The hair is the richest ornament of women.
— Martin Luther
My beloved grandmother, who Nate and I (and his children, and our cousins) call Mimi, was diagnosed with invasive ductal carcinoma – breast cancer – last month. It’s stage 2, so relatively early, but grade 3, so relatively aggressive. She had her first chemotherapy treatment yesterday.
David and I went down to visit her in North Carolina last weekend. She is, perhaps understandably, very bitter about her diagnosis. She sort of resents having to take a year out of her life for chemo and then surgery and then radiation. But more than anything else, at least right now, she’s devastated that she’s going to lose her hair. Her doctor gave her a prescription for a wig (I presume so that it will be paid for by insurance), and although she’s trying to take it in stride, she’s pretty angry that it’s going to come to that.
My parents were down to see her the weekend before. My mom had breast cancer many years ago – last fall was 5 years since she finished treatment and she’s not had any relapses, so I guess they consider her “cured.” When Mimi expressed her sadness over losing her hair, my mother said, “It’s just hair.” I have two problems with this: First, that comment seems to imply that losing your hair is no big deal, but it’s not as if my mom went around town with her bald head shining for all to see – she wore scarves all the time, even in the heat of summer, and the only one she let see her without them was my dad. I want to be clear that I don’t fault my mother for that at all – if that’s how she felt most comfortable in public, I’m all for it – but it’s almost like she’s forgotten how losing her hair affected her and thinks Mimi shouldn’t be making a big deal about it, and I don’t think that’s fair.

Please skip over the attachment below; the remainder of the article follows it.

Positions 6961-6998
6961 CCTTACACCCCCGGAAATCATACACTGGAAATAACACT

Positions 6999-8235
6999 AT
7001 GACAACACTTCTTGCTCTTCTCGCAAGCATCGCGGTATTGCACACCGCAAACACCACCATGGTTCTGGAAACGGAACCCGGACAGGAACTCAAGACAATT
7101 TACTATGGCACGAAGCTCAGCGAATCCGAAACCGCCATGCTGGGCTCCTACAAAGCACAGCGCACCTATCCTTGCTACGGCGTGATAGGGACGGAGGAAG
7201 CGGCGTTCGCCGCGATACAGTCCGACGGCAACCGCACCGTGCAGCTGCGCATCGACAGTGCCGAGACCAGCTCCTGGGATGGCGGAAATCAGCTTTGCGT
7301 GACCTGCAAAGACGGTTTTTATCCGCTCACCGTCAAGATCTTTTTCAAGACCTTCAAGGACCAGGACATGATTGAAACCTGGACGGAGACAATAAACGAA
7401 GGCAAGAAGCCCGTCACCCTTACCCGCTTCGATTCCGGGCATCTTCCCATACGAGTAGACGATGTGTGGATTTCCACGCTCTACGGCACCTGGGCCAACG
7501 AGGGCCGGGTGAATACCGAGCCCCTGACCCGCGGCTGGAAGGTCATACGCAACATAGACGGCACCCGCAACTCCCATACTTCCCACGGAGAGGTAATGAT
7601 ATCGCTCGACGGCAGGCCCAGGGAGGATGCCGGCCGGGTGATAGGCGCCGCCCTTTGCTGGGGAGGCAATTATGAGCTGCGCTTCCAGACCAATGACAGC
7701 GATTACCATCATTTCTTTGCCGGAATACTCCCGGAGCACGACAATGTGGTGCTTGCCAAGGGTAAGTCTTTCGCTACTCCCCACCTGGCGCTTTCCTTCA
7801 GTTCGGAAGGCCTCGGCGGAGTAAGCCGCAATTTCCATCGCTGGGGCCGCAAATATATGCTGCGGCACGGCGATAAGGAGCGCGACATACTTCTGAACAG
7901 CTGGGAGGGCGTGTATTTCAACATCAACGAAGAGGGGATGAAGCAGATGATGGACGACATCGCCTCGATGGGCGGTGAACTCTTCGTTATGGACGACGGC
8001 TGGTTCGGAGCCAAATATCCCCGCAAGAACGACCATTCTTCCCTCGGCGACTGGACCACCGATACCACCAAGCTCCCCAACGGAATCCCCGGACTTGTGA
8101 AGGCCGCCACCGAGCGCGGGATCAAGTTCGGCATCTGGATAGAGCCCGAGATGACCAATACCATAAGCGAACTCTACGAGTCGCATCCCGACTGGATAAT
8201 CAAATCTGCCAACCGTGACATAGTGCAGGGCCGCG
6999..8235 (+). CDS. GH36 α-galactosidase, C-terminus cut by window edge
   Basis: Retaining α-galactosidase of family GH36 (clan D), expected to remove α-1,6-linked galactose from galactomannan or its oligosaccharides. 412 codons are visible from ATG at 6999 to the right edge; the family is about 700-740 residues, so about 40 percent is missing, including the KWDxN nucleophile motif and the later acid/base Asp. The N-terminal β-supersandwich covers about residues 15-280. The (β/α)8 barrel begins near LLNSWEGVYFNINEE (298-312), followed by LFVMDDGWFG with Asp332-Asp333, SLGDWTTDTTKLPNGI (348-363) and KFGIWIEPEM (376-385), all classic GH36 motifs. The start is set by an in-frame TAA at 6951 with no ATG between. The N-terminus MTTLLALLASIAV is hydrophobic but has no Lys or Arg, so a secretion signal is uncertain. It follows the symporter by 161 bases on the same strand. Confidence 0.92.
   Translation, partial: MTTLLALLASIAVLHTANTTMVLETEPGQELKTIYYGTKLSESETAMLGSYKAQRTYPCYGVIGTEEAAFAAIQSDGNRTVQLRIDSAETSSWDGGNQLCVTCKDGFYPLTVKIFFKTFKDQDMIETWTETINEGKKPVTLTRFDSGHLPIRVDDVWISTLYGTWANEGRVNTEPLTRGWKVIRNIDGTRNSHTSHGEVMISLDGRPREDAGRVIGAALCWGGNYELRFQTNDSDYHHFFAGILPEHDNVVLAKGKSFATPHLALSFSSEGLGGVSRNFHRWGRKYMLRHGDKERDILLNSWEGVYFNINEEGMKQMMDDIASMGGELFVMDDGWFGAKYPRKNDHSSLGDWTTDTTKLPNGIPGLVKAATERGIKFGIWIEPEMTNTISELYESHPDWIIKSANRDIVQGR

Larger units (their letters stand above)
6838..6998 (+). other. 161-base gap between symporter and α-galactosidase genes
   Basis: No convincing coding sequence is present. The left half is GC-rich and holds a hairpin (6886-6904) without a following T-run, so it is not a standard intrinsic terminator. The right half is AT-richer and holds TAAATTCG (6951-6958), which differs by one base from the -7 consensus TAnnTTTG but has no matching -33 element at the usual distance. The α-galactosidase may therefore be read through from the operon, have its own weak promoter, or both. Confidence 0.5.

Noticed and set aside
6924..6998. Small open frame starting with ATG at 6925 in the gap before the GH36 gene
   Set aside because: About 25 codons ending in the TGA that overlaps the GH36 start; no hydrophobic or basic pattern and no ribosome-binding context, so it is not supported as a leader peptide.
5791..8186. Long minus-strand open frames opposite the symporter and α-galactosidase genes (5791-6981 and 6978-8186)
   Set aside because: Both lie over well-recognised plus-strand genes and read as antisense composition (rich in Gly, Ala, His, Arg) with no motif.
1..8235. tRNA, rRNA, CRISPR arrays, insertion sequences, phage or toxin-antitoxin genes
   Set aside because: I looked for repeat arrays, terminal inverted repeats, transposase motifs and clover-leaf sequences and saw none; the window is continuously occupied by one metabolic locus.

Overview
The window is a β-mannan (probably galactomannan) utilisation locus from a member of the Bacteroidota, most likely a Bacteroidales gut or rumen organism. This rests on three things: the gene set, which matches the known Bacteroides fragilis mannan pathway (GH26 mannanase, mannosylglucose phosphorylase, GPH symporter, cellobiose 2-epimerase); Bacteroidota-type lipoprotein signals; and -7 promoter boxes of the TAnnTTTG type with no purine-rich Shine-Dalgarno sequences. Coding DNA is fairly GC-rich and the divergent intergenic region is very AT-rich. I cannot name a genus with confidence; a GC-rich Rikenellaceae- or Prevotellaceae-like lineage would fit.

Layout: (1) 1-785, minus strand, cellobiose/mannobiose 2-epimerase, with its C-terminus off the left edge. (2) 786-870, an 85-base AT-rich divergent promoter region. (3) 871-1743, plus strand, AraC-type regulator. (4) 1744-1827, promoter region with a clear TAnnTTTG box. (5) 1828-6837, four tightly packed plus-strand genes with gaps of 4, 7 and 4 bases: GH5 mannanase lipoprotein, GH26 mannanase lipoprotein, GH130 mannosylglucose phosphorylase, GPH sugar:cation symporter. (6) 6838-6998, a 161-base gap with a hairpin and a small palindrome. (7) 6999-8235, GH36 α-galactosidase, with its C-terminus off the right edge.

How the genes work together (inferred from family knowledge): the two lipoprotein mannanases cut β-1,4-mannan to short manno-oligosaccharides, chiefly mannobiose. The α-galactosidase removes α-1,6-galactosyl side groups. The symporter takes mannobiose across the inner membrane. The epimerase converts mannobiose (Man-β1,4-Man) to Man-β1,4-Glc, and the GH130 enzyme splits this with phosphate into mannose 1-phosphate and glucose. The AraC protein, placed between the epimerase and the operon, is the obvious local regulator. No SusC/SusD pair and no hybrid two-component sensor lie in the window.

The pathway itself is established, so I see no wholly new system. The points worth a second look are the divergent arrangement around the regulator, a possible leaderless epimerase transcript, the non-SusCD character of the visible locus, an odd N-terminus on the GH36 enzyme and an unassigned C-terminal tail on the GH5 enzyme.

Second, and more importantly, that comment shows just how little my mother understands Mimi (who is my father’s mother). My Mimi is a vain woman. I say that without any judgment at all; it’s a simply fact of who she is. She is 78 years old and still dyes her hair her signature auburn. She puts on full make-up every day, no matter what. She wears pantyhose under her pants in all seasons – smooths things out, you know. In her 60s, she had (minor) plastic surgery on her face. When she turned 65, I said, “Now you can retire!” She said, “No, I can’t – everyone at work thinks I just turned 60!” And that’s true. She lies about her weight on her driver’s license. She is vain, and her hair is a central piece of her identity. It’s not just hair.
And more than any of that, as she explained to me last weekend, her sadness at losing her hair is all tied up with memories of her father, who is long gone, but who she remembers so fondly. She said, “My sister had straight hair, but I had curly hair. Whenever I went somewhere with my father, he would introduce me saying, ‘This is Diane, my curly-haired daughter.'” I get that, so much. It is not just hair. Not for her.
I don’t know that my own hair means that much to me. I mean, I like it and all, but I’m not sure I’m all that attached to it. I’d like to think that if I were in Mimi’s position, I’d take it as an opportunity to play with wigs and do crazy stuff – no one would dare say anything, right? Cancer!
In all seriousness, I can’t possibly know how I’d react in her circumstances, and I’m sure as hell not going to make her feel bad for feeling angry and sad and fearful and whatever else she feels facing her impending hair loss. Each person’s experience is unique, and whatever Mimi feels is legitimate and valid. My only job is to be there for her, whatever she needs.